Suspension performance parts for exp.

Discussion in 'Suspension' started by Jade, Apr 20, 2017.

  1. Jade

    Jade FEOA Member

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    I have an 88 exp and wanted to put some better suspensions on it.
    Basically I want it to handle better. I don't really care all that much about ride quality but I'd like to keep it drivable every day.

    My main problem is how bad the body roll and understeer around conners and the car is very sketchy on gravel.
    I mostly drive it on Ohio windy back roads. So it sees a lot of dirt, gravel and hard turns.
    Basically think weekend rally/scca racer. I don't race the car or anything, I just drive the car hard.

    I'm not finding much anything anything aftermarket in the performance department other then stuff over seas. And I don't think euro 3rd gen stuff will work with a exp other then strut bars.

    I'm thinking my best bet is to replace everything with the best parts I can find.
    Then put a strut bar on the front/back, reinforce week body parts.
    I don't want to go full on custom, so I'd like to keep simple replace the old parts with better new parts.

    If anyone has and advice let me know.

    PS: the car has good new tires.
  2. novanutcase

    novanutcase FEOA Member

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    In my opinion, the things you can do to improve most stock suspensions is to lower the center of gravity, center the control arms at peak arc and stiffen up the suspension travel.

    Body roll can be controlled by using stiffer springs and a heavier duty sway bar. What I was taught by a Chevy engineer is at high speeds you want to keep the suspension as static as possible. In a double wishbone style suspension when the tire bounces either up or down the suspension follows an arc. The more bump or droop the further down the arc the tire goes. That arc will pull the tire in and out as the tire bumps and droops introducing instability. That's why race suspensions are so stiff and they set the ride height where the control arm is set at the peak of the arc. By isolating as much up and down movement in the suspension you improve the stability of the car at high speeds. When you drive a car in stock form out on the track it tends to be twitchy at high speeds. When the car enters a turn at high speed the suspension compresses pulling the tire in as it moves to one side of the arc. When it starts to decompress as you exit the turn the tire returns to the peak of the arc pushing the tire back out or passes the peak and goes back to pulling back into the car upon droop.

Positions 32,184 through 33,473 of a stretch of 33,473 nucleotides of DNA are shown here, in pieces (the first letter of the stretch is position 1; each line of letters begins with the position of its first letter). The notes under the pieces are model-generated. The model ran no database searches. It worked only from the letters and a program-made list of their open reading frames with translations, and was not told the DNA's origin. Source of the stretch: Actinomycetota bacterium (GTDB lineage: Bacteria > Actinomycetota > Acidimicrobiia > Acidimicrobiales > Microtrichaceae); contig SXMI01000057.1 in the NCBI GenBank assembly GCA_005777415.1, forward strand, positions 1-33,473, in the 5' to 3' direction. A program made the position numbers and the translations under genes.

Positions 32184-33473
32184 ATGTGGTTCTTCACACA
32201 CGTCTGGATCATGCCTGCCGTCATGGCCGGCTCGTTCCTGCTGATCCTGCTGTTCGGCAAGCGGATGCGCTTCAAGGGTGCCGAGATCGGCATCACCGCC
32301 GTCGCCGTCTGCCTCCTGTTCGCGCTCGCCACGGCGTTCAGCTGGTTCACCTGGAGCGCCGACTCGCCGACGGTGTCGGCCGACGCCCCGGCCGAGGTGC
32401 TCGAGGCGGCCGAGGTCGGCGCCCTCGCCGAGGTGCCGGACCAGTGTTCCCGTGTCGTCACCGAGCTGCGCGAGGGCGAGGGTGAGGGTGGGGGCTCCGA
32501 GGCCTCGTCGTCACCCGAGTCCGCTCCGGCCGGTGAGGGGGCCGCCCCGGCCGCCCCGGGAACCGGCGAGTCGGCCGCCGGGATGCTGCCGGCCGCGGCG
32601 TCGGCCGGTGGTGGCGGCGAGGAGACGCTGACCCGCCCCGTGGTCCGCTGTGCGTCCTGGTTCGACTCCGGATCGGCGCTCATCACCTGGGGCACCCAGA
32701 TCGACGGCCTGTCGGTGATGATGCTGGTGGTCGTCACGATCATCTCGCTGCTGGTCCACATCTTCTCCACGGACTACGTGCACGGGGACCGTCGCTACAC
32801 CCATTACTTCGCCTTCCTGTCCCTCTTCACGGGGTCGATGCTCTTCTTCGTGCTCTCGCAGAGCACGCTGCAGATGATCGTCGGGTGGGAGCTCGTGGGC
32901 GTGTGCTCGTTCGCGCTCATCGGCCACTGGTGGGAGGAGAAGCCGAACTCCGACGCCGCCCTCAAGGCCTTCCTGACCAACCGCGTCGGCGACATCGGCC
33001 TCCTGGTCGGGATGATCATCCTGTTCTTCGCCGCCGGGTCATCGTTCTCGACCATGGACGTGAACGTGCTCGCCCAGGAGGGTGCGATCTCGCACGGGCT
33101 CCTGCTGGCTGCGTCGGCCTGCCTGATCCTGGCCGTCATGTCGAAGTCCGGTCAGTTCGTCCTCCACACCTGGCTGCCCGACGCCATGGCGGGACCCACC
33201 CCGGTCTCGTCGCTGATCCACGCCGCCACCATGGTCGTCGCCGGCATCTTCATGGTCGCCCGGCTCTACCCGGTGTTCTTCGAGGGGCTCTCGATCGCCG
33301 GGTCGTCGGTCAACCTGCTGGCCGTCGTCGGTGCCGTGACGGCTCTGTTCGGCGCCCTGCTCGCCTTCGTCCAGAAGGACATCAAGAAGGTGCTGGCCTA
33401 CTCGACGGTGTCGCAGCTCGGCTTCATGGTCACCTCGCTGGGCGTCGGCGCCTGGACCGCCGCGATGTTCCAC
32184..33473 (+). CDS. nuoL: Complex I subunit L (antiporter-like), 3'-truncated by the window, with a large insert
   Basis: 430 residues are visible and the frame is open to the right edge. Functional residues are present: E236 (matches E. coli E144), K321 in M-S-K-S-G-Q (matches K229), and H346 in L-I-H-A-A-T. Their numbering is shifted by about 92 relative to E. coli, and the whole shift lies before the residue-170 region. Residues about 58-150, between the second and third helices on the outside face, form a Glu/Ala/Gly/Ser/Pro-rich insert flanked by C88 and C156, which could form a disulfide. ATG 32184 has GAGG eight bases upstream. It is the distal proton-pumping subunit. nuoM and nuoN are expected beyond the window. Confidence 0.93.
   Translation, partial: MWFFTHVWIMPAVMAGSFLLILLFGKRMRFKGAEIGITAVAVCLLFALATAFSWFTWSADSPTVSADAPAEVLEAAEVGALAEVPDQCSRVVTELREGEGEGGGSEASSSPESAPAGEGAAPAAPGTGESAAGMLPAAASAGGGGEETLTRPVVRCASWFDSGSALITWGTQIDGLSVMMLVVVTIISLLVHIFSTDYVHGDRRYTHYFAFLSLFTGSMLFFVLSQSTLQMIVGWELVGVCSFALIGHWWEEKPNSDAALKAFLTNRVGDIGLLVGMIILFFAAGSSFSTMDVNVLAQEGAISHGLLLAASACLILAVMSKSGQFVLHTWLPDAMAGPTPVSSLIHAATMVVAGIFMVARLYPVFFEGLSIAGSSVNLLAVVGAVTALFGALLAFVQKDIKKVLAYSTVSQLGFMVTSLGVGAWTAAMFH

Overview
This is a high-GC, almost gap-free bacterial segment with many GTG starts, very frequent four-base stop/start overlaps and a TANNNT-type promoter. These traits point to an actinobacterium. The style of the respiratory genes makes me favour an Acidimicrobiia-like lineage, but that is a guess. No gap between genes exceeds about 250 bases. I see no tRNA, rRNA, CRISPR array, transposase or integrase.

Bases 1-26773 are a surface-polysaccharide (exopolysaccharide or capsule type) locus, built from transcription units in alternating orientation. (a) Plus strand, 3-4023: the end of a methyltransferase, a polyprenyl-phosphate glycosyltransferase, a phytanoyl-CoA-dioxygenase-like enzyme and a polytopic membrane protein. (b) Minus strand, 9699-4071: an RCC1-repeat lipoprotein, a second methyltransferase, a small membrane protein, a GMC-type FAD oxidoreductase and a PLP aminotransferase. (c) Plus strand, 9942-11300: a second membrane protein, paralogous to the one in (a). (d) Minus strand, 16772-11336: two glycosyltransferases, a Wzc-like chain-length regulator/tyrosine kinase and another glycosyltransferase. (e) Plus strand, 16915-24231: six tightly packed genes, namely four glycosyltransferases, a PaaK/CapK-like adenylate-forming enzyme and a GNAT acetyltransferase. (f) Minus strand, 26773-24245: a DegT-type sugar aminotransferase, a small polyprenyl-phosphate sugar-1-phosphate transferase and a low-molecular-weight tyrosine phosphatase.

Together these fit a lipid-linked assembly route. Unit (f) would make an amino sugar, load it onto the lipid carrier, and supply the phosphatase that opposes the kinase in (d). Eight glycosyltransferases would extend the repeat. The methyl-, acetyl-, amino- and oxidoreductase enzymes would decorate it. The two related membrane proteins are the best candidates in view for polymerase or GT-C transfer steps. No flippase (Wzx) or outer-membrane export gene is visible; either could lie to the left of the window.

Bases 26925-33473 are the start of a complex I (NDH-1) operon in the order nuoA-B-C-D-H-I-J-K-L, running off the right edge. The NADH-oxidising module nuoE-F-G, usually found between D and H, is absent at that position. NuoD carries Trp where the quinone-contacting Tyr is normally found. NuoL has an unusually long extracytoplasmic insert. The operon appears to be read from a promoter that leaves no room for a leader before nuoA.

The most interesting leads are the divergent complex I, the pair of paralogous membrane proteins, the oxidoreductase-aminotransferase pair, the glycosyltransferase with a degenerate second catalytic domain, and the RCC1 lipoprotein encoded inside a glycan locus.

The reason race cars like to run solid bushings is to reduce as much movement in the suspension to induce as much stability as they can in the car. Panhard bars, 4 links, 3 links, Watts link. These are all variations on stabilizing movement on rear wheel drive cars.


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